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ideas behind openings

What is New in Theory? (December 2015 - January 2016) E-mail
Written by chessbibliophile   
Thursday, 18 February 2016 00:00

chesspublishingOur columnist offers a glimpse of developments in theory from ChessPublishing.com-Ed.


My friend, Max looked crestfallen. “What happened?” I asked. “I had prepared the Nimzo-Indian against 1.d4. My opponent played some weird opening and I lost. He started with 1.d4 Nf6 2.Bg5 and I couldn’t play the Nimzo at all.”

position 1

“That is not a weird opening. It’s the well-known Trompowsky Attack. Even Carlsen plays it.” Max was dismayed.

“Then we, ordinary mortals don’t stand a chance.”

“Of course you do. Recently Ivanchuk beat him with Black.”

position 1

My friend’s eyes lit up. “

“We shall need someone to explain how he did it.”

“Let us follow Palliser’s commentary from ChessPublishing.com,” I said.

Here is what we saw. For younger readers I have kept it simple and added explanation wherever necessary.

To return to the opening, Ivanchuk was quite right to play 6d6 and avoid winning the exchange with 6…Bh6. The latter is under a cloud and readers are well-advised to avoid it in tournaments unless they have a serious improvement on existing analysis.

As is known, Carlsen came second in this tournament (Grischuk was first). He played better in tournaments with standard time control. On occasion he was “caught and bowled” (to use an analogy from cricket) as in the game with Aronian in European Team Championship 2015.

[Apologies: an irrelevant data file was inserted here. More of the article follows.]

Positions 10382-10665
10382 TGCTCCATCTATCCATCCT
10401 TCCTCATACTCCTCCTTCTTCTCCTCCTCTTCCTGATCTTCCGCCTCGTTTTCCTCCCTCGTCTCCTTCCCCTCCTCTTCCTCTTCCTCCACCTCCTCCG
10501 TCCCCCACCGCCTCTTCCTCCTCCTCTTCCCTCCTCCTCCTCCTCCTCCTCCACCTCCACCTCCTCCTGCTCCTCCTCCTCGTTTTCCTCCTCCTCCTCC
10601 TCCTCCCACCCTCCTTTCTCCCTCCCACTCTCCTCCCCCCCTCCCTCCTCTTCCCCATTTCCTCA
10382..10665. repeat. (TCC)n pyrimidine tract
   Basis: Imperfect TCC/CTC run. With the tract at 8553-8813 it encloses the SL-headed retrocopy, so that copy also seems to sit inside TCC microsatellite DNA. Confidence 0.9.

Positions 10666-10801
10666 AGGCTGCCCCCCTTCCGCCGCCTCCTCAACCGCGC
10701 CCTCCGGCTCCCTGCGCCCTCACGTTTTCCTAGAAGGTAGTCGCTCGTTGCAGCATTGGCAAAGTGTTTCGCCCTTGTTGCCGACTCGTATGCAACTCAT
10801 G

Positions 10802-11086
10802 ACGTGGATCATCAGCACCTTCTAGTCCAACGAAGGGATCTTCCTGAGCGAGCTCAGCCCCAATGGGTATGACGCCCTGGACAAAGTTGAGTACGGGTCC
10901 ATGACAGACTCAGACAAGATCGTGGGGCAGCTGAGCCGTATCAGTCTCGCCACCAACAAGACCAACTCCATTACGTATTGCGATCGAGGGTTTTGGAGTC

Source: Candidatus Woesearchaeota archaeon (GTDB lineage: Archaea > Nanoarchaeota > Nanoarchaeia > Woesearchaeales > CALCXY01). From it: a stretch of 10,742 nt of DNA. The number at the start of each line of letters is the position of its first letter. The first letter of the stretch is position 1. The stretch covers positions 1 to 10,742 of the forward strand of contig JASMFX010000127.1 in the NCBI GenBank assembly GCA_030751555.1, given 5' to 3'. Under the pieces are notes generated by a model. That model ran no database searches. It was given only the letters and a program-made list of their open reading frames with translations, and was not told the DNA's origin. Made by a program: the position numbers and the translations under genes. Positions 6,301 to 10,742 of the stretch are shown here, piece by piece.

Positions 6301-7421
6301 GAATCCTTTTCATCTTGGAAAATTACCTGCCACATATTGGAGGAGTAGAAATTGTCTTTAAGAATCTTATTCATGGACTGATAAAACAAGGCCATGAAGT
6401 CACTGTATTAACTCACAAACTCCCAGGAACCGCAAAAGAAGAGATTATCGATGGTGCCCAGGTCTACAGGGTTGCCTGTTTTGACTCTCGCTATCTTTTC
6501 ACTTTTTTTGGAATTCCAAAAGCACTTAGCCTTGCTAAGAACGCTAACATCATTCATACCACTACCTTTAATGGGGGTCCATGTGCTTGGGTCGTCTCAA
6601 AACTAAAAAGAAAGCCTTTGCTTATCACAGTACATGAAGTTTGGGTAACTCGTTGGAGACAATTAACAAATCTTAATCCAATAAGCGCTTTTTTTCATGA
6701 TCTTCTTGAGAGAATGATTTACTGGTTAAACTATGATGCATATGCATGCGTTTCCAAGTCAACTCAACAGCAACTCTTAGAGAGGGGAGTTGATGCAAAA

position 3

***

position 4

The opening battle comes under the scanner of Viktor Mikhalevski in his December update.

Among the January updates the analysis of flank openings by David Cummings offers much food for thought.

In the following game Levon Aronian trounces Veselin Topalov in no more than 27 moves.

position 5

Black players need not lose heart from this disaster in English Opening. As Cummings points out, Black can try 9…g6 followed by 10…Bg7 offering a pawn and engage White in a hand-to-hand combat. In this context the game Jakovenko- Nepomniachtchi, Moscow Rapid 2012 is particularly instructive.

Meanwhile February updates have already appeared on ChessPublishing.com.

More about them soon!

Credits

1)The image of Aronian-Carlsen game is captured by Hrafn Jökulsson

and taken from the official site of Icelandic Chess Federation.

2)The image of Aronian-Topalov game is captured by Ms Amruta Mokal

and taken from here.


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Last Updated on Thursday, 18 February 2016 09:50
 

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